BIOLOGY OF HIV AND BIOMEDICAL RESEARCH NEEDS 125 findings lies in our improved understanding of the mechanisms of action of the HIV regulatory genes, an understanding that could speed the development of specific, effective means to inhibit HIV replication. The nucleotide sequences of independent isolates of HIV-1 are also notable for their degree of variation and the patterns of these variations (Alizon et al.3 1986; Coffin, 1986; Starcich et al., 1986~. As discussed in Confronting AIDS, a fuller understanding of the origin and immunologic significance of variations in the nucleotide sequences of HIV is central to efforts to engender protective immunity through vaccination. Work in this area has brought improved definition of conserved and variable domains in the envelope glycoproteins, but little is known as yet about the biological processes that may give rise to and possibly select for sequence divergence (Coffin, 1986; IOM/NAS, 1986~. Several independent isolates of HIV-2 have now been molecularly cloned and sequenced, and they appear to demon- strate a similar degree of variation (Clavel et al., 1986b; Guyader et al., 19871. Molecular studies of the HIV-1 genome have delineated the basic struc- ture of the genes that encode the necessary replicative functions provided by the viral core proteins (gag), polymerase ~ poll, and surface glycoproteins (ens). They have also defined the structure of the genetic regulatory sequences in the retroviral long terminal repeats (LTRs). In addition to these expected retroviral genes, the studies have shown that HIV-1 contains genes that are without known counterparts in other retroviruses: the so-called open reading frames, referred to as sor and 3'-orf. These open reading frames give rise to proteins that are produced during the course of HIV infection in vitro and in viva (Allen et al., 1985; Lee et al., 1985; Kan et al., 1986~. Recently, Alizon and coworkers (1986) and Wong-Staal and colleagues (1987) have demonstrated that another conserved open reading frame, R. also encodes a protein product. Functional studies and mutagenic analyses of biologically active molecular clones of HIV-1 have resulted in the discovery of two additional viral genes, tat-III and art/trs (Sodroski et al., 1984; Arya et al., 1985; Dayton et al., 1986; Feinberg et al., 1986; A. G. Fisher et al., 1986b; Sodroski et al., 1986a). Thus, whereas many other naturally occurring, replication-competent retroviruses have only three genes, HIV-1 contains at least eight (Figure 21. Of these, the tat-III and art/trs genes are known to be essential for HIV-1 replication, and the sor gene product appears to be important for efficient viral transmission; the R and 3'-orf genes appear to be dispensable for replication in vitro (A. G. Fisher et al., 1986a, 1987; Luciw et al., 1987; Strebel et al., 1987~. All of the structural (gag, pot, and envy and what are presumed to be the regulatory (tat-III, art/trs, sor, R. and 3'-oj) genes encode proteins that are recognized by sera from infected individuals, indicating that the proteins are produced in viva and are immunogenic (Allen et al., 1985; Lee et al.,1985; Aldovini et al.,1986; Knight et al.,1987; Wong-Staal et al.,19871.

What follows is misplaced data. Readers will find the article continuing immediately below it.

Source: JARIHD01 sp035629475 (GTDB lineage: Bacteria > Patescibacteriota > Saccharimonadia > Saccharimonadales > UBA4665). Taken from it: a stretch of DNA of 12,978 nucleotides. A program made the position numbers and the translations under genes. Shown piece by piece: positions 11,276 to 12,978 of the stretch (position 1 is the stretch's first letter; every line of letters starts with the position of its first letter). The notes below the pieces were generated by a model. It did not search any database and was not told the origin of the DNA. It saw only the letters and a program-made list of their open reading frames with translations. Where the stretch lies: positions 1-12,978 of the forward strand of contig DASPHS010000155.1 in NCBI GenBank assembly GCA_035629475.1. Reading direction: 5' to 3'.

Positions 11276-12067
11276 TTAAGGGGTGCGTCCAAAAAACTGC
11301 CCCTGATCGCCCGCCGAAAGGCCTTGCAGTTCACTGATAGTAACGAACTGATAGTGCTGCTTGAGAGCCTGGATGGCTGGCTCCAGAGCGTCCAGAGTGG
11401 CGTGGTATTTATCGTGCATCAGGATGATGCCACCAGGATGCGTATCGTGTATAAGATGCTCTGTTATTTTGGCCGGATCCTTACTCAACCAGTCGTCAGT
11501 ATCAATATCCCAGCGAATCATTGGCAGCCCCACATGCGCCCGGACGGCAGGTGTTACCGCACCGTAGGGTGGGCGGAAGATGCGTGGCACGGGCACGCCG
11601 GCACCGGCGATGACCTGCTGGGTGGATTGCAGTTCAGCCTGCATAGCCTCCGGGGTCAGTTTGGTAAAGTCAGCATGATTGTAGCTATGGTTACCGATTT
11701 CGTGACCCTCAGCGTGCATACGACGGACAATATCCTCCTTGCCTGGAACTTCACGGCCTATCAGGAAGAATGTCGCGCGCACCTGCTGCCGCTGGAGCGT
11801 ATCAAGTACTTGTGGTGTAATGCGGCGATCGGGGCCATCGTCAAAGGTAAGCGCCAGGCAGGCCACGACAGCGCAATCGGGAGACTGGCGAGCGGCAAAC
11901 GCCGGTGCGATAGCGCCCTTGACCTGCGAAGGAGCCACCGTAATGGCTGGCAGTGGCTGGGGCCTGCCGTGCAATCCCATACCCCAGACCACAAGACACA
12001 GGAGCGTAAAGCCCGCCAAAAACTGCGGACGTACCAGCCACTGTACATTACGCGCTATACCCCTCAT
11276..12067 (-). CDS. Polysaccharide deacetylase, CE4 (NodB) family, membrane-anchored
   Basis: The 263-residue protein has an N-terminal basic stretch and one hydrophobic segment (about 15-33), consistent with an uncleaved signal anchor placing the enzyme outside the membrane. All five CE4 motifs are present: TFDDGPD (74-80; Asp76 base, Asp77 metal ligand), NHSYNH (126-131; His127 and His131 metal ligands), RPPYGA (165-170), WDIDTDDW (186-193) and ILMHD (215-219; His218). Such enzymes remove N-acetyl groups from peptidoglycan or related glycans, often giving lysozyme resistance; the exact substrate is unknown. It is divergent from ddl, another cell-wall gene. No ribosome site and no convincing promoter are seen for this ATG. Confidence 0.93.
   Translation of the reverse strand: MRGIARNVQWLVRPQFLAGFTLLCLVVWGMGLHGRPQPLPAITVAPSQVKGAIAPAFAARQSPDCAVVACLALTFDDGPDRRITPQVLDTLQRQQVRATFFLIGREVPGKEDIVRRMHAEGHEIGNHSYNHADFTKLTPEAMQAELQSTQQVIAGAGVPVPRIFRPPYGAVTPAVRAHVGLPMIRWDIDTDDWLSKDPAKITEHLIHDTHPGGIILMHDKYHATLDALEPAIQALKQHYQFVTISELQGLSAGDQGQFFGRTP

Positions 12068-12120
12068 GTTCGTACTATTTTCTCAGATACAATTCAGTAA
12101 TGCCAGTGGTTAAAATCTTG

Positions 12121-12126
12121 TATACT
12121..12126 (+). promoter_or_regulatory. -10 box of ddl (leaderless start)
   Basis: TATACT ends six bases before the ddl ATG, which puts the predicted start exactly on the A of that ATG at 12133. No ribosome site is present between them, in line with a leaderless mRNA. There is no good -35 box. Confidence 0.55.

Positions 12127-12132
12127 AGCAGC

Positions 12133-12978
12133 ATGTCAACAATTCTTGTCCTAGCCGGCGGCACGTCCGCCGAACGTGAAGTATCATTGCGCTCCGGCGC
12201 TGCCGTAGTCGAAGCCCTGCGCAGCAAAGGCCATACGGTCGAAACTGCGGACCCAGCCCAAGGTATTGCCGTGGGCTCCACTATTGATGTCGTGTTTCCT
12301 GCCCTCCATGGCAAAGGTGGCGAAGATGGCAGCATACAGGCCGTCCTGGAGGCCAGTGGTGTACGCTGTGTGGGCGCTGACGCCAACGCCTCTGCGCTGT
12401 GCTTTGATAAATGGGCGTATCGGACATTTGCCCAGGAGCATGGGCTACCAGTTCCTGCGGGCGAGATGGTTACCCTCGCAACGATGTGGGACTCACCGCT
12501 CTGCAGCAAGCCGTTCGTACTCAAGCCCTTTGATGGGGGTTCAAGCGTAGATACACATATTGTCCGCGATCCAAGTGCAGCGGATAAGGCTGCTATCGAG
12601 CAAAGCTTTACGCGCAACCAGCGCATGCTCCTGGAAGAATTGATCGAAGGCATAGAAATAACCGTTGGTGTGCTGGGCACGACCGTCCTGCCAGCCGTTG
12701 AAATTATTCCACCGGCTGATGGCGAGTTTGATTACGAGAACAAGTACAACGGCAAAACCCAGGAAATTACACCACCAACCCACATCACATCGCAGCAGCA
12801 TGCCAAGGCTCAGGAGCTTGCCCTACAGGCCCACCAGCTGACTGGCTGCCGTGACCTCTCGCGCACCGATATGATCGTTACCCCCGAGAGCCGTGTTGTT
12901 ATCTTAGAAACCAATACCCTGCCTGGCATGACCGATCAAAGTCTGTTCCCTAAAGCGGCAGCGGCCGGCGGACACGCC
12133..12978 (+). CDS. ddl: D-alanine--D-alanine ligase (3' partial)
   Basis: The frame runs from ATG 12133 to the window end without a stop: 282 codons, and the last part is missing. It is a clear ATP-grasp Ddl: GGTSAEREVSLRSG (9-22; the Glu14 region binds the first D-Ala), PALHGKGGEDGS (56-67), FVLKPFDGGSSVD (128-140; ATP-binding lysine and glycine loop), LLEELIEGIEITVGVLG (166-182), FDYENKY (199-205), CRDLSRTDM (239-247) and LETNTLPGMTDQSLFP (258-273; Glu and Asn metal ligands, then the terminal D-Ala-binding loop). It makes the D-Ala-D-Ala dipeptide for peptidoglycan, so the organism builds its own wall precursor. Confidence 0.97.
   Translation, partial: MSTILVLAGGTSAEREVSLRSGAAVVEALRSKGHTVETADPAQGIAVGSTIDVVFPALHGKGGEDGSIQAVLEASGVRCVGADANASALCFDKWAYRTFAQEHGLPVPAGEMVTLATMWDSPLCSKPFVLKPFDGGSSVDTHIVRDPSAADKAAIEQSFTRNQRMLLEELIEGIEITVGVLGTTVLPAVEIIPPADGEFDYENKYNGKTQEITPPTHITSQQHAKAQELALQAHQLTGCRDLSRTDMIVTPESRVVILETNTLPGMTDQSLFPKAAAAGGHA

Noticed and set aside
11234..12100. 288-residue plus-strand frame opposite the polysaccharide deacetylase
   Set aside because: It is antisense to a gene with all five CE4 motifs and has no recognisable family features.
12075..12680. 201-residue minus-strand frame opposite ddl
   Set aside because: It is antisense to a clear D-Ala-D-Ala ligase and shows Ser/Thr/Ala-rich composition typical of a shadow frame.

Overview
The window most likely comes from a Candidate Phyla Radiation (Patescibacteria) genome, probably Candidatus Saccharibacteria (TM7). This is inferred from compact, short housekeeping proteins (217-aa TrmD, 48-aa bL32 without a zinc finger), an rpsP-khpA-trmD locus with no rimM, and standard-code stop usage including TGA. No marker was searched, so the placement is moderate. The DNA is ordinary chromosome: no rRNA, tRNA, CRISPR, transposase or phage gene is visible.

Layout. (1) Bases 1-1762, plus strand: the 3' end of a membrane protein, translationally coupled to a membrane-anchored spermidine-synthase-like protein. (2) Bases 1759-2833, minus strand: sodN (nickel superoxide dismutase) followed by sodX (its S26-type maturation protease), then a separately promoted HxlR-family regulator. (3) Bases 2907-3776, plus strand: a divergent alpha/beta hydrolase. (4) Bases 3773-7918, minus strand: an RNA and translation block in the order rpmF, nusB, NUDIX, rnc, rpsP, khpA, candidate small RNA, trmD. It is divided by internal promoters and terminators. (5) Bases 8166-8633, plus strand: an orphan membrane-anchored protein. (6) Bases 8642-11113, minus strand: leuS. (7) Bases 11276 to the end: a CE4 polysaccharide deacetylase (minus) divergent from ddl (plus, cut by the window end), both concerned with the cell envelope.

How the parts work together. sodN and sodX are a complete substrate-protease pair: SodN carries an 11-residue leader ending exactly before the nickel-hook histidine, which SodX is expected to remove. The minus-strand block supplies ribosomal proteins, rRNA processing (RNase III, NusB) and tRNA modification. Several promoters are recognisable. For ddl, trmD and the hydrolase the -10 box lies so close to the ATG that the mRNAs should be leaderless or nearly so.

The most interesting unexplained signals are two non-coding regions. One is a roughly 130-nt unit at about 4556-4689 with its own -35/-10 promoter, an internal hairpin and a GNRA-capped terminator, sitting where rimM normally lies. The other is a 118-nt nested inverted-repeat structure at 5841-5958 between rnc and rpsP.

; 126 CD z in ~ _ CD o Z G ~ CL O: ~ ~ ~o 1~ <: Z LL ~ CD CD CO ~ O ~ > cn cn LLI z J O Cr O: 1 LL CD ~: ~: z ~: LL o G - LL CO CL cn z CC '1 1 LL CD llJ > ~: 11_O O C,' Z llJ O X~ CD ~ ~ > O C~ cn z - o rr CL llJ ~r o z O - O ~ O Z Z Y Z LL ~ cn Z LL llJ o ~o o LLI (~) Z LL · s~ e 'e c) · - ~ - o m o C) ._ 4 - CC S: 0 ~ ~ ~ Z .O oz 3 LL o~ ~D ._ Ct o o v . . C) s~ :- o a' o a, o~ a~ . cn .= h_ Ct ~ C~ r~ cc